Maybe it's been a while for you, and you're low-key worried you've forgotten how to hook up. Or maybe it's been a long time since your partner has gotten it on, and they end up finishing more quickly than they'd like. It's also probable that you've both been building the moment up in your minds, so when it finally comes, the reality might not live up to your expectations. Whatever the reason, your first time having sex with someone new can be intimidating. But if the initial hookup isn't great, does that mean it won't get better?
The answer is no, so don't freak out. If your first time having sex with a new partner is awkward, uncomfortable, or simply not as enjoyable as you'd like, that isn't necessarily a red flag. You shouldn't judge your compatibility with someone on one sexual encounter, especially the first one. Nerves are normal, and can definitely lead to hesitation or a less-than-stellar performance. Plus, because the two of you aren't yet familiar with each other's likes and dislikes in bed, you can't really expect it to be the best sex you've ever had. So if you plan to give it another go with this person, stay optimistic. Experts and "regular people" agree that when it comes to having better sex, practice makes perfect.
This woman believes that it always gets better, and you should take the time to get to know each other's turn-ons.
Oh my gosh, 1000 percent. [In my experience], unless it is completely terrible and unsexy and gross, I think it can absolutely get better (and always does). Even if it’s not bad, it always, always, always gets better. It takes a little while to get to know each other’s rhythms and likes and turn-ons, so give it time! And don’t be afraid to tell your partner what you do or don’t like.
— Gen, 25
David F. Khalili, LMFT, a sex and relationship therapist in Oakland, CA with a Master's degree in Sexuality Studies, agrees with Gen. "It can definitely get better. Sex is a form of communication and connecting, as well as a way of receiving and giving pleasure. One of the exciting things about having sex with a new person can be that you start to learn how to please them and how you can be pleased by a new person. So there's an opportunity to get more familiar not just with how the two of you can have a better flow, but how you can communicate your needs," he says.
For this couple, the sex got increasingly better over time.
With my current boyfriend, the first time we had sex literally lasted about 10 seconds. He was really nervous and hadn't had sex in awhile. While I truly didn't care that it only lasted 10 seconds, I knew he was extremely embarrassed and when we talked about it in the future, he actually said he thought I'd never talk to him again after that. To me, it didn't really matter because I just figured it would get better. The next few times got a little better and each time after that got better and now it's been two years and we have a healthy relationship and healthy sex life.
— Leslie*, 23
"Performance anxiety can make things feel clunky the first few times you have sex with someone," says Khalili. He suggests slowing down and taking your time when hooking up with someone. "With anxiety your nervous system is all over the place, meaning your heart rate is up, you're tense, and probably not thinking clearly. If you give yourself a chance to slow down, perhaps even take a break to cuddle or hang out, then your nervous system to get back to normal and you can be less anxious," he adds.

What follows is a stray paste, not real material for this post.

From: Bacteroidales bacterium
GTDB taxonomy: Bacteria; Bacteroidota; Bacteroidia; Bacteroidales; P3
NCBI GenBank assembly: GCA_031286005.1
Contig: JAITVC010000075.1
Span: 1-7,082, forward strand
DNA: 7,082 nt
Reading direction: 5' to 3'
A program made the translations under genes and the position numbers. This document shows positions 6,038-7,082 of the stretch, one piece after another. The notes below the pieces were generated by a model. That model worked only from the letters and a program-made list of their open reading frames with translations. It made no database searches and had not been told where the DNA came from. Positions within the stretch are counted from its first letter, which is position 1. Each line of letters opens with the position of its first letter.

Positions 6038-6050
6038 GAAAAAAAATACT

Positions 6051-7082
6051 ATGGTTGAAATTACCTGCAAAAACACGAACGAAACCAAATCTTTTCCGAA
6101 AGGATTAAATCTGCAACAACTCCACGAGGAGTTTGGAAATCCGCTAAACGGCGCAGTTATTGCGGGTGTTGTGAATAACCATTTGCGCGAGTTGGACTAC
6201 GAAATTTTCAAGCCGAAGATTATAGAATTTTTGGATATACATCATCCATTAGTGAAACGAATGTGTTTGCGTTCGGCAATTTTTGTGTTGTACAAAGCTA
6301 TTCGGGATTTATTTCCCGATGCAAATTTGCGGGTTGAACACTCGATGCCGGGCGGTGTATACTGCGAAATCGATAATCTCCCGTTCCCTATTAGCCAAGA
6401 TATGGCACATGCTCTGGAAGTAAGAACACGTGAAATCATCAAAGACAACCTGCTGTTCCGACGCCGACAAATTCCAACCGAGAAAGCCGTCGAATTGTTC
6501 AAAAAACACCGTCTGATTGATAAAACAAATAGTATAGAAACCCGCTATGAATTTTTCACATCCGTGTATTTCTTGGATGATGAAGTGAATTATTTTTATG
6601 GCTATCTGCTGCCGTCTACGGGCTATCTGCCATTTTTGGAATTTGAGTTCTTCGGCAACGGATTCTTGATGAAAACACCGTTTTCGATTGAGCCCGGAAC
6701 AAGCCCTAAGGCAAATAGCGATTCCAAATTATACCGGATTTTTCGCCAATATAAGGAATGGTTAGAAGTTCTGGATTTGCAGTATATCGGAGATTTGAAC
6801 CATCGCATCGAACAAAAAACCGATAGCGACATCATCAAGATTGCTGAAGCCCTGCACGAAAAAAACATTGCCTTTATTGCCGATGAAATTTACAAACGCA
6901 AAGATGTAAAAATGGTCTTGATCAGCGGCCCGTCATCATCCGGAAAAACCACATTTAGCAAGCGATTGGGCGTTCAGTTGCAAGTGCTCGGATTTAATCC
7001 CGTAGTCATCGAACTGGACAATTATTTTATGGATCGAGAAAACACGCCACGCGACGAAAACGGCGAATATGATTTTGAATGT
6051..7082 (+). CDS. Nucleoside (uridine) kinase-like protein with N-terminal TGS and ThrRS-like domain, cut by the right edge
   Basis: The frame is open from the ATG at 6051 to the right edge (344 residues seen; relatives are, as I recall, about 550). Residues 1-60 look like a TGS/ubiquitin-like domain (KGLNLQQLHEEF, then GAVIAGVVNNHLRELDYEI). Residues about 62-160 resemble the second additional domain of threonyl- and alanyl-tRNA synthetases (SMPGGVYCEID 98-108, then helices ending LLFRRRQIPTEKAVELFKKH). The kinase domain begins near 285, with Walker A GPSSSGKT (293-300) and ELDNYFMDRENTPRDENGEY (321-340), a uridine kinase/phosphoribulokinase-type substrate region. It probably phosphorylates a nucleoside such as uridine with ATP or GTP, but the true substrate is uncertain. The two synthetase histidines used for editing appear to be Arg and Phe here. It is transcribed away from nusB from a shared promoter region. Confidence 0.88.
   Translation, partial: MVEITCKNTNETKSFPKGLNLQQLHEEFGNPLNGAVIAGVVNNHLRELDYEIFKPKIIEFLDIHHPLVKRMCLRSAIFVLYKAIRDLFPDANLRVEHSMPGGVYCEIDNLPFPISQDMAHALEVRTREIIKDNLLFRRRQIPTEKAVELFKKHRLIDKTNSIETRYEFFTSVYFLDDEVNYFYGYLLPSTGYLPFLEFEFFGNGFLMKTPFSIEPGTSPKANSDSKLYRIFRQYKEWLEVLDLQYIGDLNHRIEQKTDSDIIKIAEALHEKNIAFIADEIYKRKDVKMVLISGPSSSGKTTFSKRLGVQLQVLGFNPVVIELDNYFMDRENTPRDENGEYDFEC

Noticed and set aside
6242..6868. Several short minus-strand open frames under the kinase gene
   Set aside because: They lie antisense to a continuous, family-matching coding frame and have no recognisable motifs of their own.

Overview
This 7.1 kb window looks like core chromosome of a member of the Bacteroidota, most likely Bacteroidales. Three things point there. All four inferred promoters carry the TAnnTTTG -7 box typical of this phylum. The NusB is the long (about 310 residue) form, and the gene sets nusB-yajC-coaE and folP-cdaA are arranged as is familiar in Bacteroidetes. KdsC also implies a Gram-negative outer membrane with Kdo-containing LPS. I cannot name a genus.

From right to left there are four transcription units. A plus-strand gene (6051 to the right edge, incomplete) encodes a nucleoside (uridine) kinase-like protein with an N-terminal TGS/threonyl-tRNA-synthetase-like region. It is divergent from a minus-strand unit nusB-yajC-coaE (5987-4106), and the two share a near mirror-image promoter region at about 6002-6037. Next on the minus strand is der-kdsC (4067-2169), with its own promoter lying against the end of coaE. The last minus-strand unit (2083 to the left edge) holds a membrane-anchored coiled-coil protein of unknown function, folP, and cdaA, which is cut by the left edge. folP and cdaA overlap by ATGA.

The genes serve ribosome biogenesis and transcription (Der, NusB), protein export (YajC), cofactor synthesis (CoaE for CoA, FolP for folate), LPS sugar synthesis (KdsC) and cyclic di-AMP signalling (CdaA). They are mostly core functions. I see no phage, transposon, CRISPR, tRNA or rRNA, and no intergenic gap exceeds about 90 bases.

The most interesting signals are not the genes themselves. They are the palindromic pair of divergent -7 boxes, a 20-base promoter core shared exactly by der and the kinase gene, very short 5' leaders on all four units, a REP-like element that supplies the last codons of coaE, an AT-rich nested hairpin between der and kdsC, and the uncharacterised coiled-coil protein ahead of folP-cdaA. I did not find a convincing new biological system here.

This woman will give you a second chance, but not a third.
Yes, it can get better. But if it isn’t better after the second time, it’s a dub. Two strikes and you're out. I’m not wasting multiple waxes just to be disappointed. The window of time to redeem yourself is short; I give two chances.
— Carrie*, 23
Not everyone is going to be sexually compatible. It's possible that the issue with you and your partner is "due to both of you having differing sexual interests or desires, or communication styles that don't work well together," says Khalili. "An important part of being a good sexual or romantic partner is caring about your partner's pleasure, so if they are not interested in helping sex be better for you then it may be time to find a new partner. But if they are open to talking about improving your sex life and are willing to make it work, then you both are on the right track," he adds.
This guy believes it can get better, as long as you don't wait too long to try again.
It can get better for sure, but I think if you wait too long to try again, then people start to overthink it and psych themselves out so much that it doesn’t work.
— Preston, 22
Even if you're pretty sure your partner thought the sex was satisfying, if you weren't impressed, you should speak up. Talking about sex can be incredibly sexy and help you form a real connection with someone. It also shows confidence and reiterates interest.
"Start the conversation with compliments by telling your partner what you liked about the sex first, then explain from your experience why the sex was uncomfortable, awkward or not pleasurable for you, and follow it with some concrete ideas of what would make it more pleasurable. It's also important to acknowledge that sex may feel awkward the first few times, especially if there is anxiety or low self-esteem," says Khalili.
One bad sexual experience doesn't mean you aren't compatible with that person in the bedroom — or outside of it. Take the time to talk it out, then try, try again.
*Name has been changed.
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